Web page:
Today, I’m pleased to announce CITP’s visitors for the upcoming academic year.
Deven R. Desai, Visiting Fellow: Deven is an Associate Professor of Law at the Thomas Jefferson School of Law, and a permanent blogger at Concurring Opinions. Professor Desai’s scholarship centers on intellectual property, information theory, and Internet-related law. He plans to work on a major project exploring the ways trademark law can foster, or limit, online innovation.
James Katz, Visiting Fellow. Jim is Professor, Chair of the Department of Communication, and Director of the Center for Mobile Communication Studies at Rutgers, where he holds the University’s highest professorial rank. He has devoted much of his career to exploring the social consequences of new communication technology, especially the mobile phone and Internet. Currently he is looking at how personal communication technologies can be used by teens from urban environments to engage in informal science and health learning. This research is being carried out through an NSF-sponsored project with New Jersey’s Liberty Science Center.
Rebecca MacKinnon, Visiting Fellow (spring term): Rebecca is an Assistant Professor at the University of Hong Kong’s Journalism and Media Studies Centre. She is currently on leave, as an Open Society Fellow, to work on a book tentatively titled “Internet Freedom and Control: Lessons from China for the World.” She will spend the spring 2010 semester at CITP, continuing to work on the book. Rebecca is a cofounder of Global Voices, a founding member of the Global Network Initiative, and a former television journalist, having served as CNN’s bureau chief in Beijing and, later, Tokyo.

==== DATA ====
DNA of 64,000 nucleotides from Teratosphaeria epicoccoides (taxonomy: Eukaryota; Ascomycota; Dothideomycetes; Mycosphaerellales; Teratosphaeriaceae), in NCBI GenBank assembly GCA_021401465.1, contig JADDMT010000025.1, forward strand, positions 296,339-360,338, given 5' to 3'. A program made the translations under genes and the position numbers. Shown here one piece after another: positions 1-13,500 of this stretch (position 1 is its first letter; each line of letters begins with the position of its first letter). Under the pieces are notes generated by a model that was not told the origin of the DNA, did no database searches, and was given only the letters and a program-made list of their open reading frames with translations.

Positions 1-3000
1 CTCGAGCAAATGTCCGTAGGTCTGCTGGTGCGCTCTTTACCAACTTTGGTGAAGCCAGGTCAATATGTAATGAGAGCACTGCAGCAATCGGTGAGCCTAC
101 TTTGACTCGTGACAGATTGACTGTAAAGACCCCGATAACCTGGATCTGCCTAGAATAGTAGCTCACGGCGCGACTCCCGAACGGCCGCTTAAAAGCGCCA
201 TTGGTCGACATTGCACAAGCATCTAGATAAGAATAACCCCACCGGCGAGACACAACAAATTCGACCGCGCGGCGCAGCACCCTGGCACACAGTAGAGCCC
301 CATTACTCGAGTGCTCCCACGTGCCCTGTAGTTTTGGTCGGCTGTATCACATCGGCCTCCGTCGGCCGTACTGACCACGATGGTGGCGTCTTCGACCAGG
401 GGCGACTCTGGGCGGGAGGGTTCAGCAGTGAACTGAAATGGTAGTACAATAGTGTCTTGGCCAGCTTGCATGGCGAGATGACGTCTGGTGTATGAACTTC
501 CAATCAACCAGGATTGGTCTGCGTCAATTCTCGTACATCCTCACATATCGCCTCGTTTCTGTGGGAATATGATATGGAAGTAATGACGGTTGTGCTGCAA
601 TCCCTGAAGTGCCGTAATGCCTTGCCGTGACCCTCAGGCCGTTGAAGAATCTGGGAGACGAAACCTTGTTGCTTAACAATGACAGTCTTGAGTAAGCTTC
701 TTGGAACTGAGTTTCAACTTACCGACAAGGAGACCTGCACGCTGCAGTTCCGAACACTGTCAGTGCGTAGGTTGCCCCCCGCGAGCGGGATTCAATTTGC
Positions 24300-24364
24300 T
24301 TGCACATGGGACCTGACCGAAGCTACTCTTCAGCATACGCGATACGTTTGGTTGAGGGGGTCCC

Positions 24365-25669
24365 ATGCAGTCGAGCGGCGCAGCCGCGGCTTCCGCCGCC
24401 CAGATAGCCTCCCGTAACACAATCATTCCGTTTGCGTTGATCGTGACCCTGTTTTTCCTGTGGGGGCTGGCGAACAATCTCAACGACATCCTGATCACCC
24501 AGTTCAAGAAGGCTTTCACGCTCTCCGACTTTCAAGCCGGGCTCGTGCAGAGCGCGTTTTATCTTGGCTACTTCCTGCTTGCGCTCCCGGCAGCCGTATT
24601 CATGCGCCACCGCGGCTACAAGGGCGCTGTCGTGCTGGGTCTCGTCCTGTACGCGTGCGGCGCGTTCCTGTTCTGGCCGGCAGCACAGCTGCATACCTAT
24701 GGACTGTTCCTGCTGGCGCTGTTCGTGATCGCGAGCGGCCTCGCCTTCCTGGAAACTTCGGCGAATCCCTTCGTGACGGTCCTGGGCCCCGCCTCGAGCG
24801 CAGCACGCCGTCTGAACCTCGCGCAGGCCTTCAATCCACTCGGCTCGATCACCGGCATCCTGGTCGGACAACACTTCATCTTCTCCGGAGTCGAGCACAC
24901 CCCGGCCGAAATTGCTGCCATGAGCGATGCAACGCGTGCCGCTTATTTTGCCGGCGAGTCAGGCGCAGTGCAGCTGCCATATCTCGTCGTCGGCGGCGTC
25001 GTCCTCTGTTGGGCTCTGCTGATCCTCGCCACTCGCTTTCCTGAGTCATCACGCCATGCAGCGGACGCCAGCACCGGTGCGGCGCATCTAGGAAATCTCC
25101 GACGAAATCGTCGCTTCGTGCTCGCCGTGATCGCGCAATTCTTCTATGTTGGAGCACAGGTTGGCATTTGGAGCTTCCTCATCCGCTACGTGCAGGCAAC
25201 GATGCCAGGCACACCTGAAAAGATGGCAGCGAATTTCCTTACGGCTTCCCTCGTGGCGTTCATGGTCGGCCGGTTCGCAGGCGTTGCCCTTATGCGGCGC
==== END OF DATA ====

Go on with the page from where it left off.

Jens Grossklags, Postdoctoral Research Associate: Jens, a new PhD from the UC Berkeley School of Information, studies information economics and technology policy. He focuses on the intersection of privacy, security, and network systems. His approach is highly interdisciplinary, combining economics, computer science, and public policy. Currently, he is investigating the ways institutions and end users make decisions about complex computer security risks under conditions of uncertainty and limited information.
Joseph Lorenzo Hall, Visiting Postdoctoral Research Associate: Joe, whose work is supported by the NSF ACCURATE Center, also earned his PhD from the UC Berkeley School of Information. His dissertation examined public policy mechanisms for making computerized voting systems more transparent. He continues to work along the same lines, drawing lessons from voting machines, gaming machines and other technologies on how to best protect users from error and malicious activity.
In addition to these full time appointments, the Center will also welcome two Visiting Research Collaborators on an occasional basis: Alex Halderman, an Assistant Professor of Computer Science at the University of Michigan (and recently in the news for his research group’s analysis of China’s Green Dam software), and David Lukens, an attorney who has been collaborating on the Center’s transparency work.